“For thirty years I made a living playing in Europe because of the great fans there,” Kostelich said. “The minute I hit the first fuzz box in Spain, it was a detonator! They were waiting for years to hear the fuzz. I said, ‘I like this place.’”
During the 80’s, in an age where major labels dominated the music industry, it was considered uncommon to put out your own record. Unlike today, the do-it-yourself approach for bands wasn’t popular. Ignoring the status quo, Kostelich decided to forge his own route and take matters into his own hands. What followed was the idea of releasing a Cynics record without the help of a label.
“There were a lot of hardcore bands that inspired me to do it,” Kostelich said. “We were trying to do some label deals. I just felt they weren’t living it, weren’t breathing it on a daily basis. So, I said that I might as well do it myself.”
After working with Californian Dionysus label on their first two singles, Kostelich created Get Hip Recordings and began releasing all of The Cynics albums and singles with the Pittsburgh-based label. From there, the Get Hip name grew as more bands began signing and releasing material with the label. When asked about how many records he helped produced, Kostelich remained humbled.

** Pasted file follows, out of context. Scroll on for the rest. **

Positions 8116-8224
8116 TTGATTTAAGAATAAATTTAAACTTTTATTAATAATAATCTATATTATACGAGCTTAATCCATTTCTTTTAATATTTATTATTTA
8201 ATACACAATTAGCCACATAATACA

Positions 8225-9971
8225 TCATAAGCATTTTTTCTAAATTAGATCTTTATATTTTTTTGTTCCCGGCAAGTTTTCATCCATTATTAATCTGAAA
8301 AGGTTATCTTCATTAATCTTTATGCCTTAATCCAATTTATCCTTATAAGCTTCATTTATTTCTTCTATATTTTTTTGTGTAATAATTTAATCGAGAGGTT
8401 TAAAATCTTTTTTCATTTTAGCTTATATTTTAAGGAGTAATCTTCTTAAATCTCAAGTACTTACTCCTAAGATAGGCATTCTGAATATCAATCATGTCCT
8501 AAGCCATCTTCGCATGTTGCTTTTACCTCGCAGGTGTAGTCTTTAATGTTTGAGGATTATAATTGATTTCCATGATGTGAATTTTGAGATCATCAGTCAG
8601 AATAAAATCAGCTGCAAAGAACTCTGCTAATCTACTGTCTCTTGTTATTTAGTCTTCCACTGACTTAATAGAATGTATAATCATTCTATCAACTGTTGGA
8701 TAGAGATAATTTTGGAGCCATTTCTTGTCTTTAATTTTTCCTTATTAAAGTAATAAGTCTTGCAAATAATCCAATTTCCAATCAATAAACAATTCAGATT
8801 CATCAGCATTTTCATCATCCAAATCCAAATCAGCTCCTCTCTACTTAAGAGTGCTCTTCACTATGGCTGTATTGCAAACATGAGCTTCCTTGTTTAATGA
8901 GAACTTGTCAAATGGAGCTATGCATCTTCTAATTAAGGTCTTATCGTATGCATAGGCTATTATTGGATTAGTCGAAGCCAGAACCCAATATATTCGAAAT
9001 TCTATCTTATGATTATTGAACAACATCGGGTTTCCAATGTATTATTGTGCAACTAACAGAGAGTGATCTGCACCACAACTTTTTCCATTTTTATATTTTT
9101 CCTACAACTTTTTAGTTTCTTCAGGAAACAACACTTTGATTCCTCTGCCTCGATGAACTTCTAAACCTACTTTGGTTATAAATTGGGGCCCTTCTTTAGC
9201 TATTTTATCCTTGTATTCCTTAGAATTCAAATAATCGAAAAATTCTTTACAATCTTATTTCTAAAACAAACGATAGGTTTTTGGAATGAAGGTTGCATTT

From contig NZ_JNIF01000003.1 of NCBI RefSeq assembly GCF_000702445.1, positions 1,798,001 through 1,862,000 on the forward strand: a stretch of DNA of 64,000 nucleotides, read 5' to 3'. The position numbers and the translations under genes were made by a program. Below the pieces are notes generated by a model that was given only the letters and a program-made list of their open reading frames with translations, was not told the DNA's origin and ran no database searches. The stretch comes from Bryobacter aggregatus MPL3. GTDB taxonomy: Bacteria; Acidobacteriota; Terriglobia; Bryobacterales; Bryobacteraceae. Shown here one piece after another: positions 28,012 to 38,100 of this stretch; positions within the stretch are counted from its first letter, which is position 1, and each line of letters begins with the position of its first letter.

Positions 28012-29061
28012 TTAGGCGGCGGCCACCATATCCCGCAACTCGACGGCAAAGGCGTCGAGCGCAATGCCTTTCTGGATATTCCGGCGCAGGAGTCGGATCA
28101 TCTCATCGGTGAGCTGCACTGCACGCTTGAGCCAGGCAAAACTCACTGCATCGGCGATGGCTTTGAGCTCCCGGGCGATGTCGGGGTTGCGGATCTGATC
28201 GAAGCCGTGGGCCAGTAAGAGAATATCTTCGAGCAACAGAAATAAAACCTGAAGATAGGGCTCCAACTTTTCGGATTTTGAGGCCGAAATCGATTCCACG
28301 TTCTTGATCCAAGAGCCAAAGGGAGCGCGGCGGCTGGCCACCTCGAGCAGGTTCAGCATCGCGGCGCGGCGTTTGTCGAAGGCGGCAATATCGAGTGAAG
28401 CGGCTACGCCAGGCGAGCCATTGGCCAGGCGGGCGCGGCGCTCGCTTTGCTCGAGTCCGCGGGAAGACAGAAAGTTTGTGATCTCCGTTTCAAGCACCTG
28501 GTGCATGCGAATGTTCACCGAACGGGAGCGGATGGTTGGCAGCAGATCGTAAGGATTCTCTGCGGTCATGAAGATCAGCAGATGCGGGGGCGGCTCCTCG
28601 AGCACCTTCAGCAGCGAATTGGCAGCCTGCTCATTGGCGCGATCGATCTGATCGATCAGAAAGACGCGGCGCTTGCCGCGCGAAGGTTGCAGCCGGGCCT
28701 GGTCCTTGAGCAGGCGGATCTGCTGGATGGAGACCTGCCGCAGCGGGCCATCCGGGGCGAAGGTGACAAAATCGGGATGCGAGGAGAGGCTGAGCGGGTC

“There’s a lot of records that I never put my name on.”
And now Kostelich has opened another chapter in his musical legacy. His new record store features an eclectic array of musical genres and merchandise, while also showcasing a number of events throughout the year – promotions that are typically reserved for the retail holiday, Record Store Day. This upcoming Black Friday weekend includes a rock ‘n’ roll photo exhibit from acclaimed rock photographer Theresa Kereakes, along with live in-store performances from a number of Get Hip artists.
Lead singer of The Nox Boys, Zach Keim works the counter at the store and shares a passion for music much like Kostelich. He navigates the store with the enthusiasm of a fan and the attentiveness of an employee, stopping to admire a rare Black Keys record from Europe that contained an interview with the band. Keim first met Kostelich in 2013. After a Cynics concert, Keim gave lead singer Micheal Kastelic a demo of The Nox Boys, which Kastelic later passed on to Kostelich. Shortly thereafter The Nox Boys officially signed with Get Hip Recordings. Since Keim has worked the past year and a half in the sales department at Get Hip.
“I like talking to people, listening to music, turning people onto to good music and making my own. I just love music. That’s all I want to do is music,” said Keim.